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Frankenstein Imagery

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Transcript of Frankenstein Imagery

"A mist covered both that and the surrounding mountains. Presently a breeze dissipated the clouds, and I descended upon the glacier. The surface is uneven, rising like the waves of a troubled sea, descending low, and interspersed by rifts that sink deep. The field of ice is almost a league in width, but I spent nearly two hours crossing it. The opposite mountain is a bare perpendicular rock" (Shelley 101).
Influence of the Setting on the Creature
Victor initially travels alone to experience natures healing powers
As Victor describes the setting as a harsh and cruel climate, the monster fits in perfectly with it's surroundings
In the isolation of the glaciers the monster is not criticized by society and is molded into the cold creature that he is
Monster's Ideal Reality
Description of the Creature
"His limbs were in proportion, and I had selected his features as beautiful. Beautiful!- Great God! His yellow skin scarcely covered the work of muscles and arteries beneath; his hair was lustrous black, and flowing; his teeth of pearly whiteness; but these luxuriances only formed of the same colour as the dun-white sockets in which they were set, his shriveled complexion and straight black lips" (Shelley 58).
"Observe how fast we move along, and how the clouds, which sometimes obscure and sometimes rise above the dome of Mont Blanc, render this scene of beauty still more interesting. Look also at the innumerable fish that are swimming in the clear waters, where we can distinguish every pebble that lies at the bottom" (Shelley 197).
Theme
A person's surroundings and interactions with the outside world influence ones character and behavior.
Frankenstein Imagery
Reader's Perspective of the Creature
The audience is introduced to Frankenstein's creation as a monster
Over time the reader views him as mislead
The reader feels sympathy for him because he is not accepted into society
Due to the harsh criticism of society readers can understand why he makes rash decisions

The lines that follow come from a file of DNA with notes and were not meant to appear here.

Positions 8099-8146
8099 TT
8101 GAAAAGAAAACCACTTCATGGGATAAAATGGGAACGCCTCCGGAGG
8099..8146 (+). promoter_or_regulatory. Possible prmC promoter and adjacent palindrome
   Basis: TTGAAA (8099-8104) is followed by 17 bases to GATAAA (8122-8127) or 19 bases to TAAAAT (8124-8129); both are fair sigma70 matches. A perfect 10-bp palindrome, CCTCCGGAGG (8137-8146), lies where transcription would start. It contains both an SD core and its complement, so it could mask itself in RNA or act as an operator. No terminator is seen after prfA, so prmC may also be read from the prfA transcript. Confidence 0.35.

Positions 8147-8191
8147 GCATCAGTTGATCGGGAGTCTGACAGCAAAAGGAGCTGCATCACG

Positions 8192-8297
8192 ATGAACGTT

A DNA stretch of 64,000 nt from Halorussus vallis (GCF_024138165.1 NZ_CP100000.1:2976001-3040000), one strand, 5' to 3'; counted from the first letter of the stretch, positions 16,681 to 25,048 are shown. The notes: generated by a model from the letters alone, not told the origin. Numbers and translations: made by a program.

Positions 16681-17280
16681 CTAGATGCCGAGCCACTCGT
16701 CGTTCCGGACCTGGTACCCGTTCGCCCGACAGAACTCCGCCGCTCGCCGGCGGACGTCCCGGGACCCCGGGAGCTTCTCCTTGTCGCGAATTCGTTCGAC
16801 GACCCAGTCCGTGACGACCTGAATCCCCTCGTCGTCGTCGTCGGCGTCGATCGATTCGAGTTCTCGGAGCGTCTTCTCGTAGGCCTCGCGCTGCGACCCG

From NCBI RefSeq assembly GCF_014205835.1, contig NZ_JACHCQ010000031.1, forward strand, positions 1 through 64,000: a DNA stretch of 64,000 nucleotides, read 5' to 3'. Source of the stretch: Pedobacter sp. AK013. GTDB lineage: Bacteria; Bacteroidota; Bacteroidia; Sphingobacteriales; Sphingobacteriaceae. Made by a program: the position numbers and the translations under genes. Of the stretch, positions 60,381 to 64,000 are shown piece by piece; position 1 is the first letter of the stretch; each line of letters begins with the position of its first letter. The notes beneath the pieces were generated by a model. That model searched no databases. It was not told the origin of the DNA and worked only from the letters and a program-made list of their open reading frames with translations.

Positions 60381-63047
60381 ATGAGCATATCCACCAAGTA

Victor's Experience at Mont Blanc
Victor's view of the beauty of Mont Blanc reminds him of Elizabeth
Once she is killed Victor no longer perceives nature the same way and is only focused on finding the creature
Victor's behavior is influenced by the death of Elizabeth
With nobody left, Victor realizes he has nothing left caring for
After Victor's experience on Mont Blanc he no longer sees beauty the same
"... green banks interspersed with innumerable flowers, sweet to the scent and the eyes, stars of pale radiance among the moonlight woods; the sun became warmer, the nights clear and balmy; and the nocturnal rambles were an extreme pleasure to me, although they were considerably shortened by the late setting and early rising of the sun..." (Shelley 121).
Description of Mont Blanc
Setting when he Meets the Monster
Monster's Dream Reality
The monster has a false hope that he will be able to live with the Delacey family
The audience views the setting as beautiful and with the monster the scene does not fit in
The family gives him false hope that he could someday be accepted into society
When he finally introduces himself to the family he realizes he is ugly and will never be accepted in this world
Victor's Life-like Nightmare
"... I thought I held the corpse of my dead mother in my arms; I shroud and enveloped her form and I saw the grave-worms crawling in the fold of flannel. I started from my sleep with horror; a cold dew covered my forehead, my teeth chattered and every limb became convulsed: when by the dim and yellow light of the moon as it forced its way through the window shutters, I beheld the retched- the miserable monster whom I had created" (Shelley 59).
Victor's Nightmare
During the construction of the monster, Victor is surrounded by dead corpses
This isolation influences his behavior through his desire to create the monster
Eventually when the monster becomes reality he is haunted by the creature causing him to grow sick and have nightmares
Due to the seperation from society, Victor goes slightly crazy without any human interactions
Leah Hibbad and Hannah Taylor
Ms. Boswell
English 12
Full transcript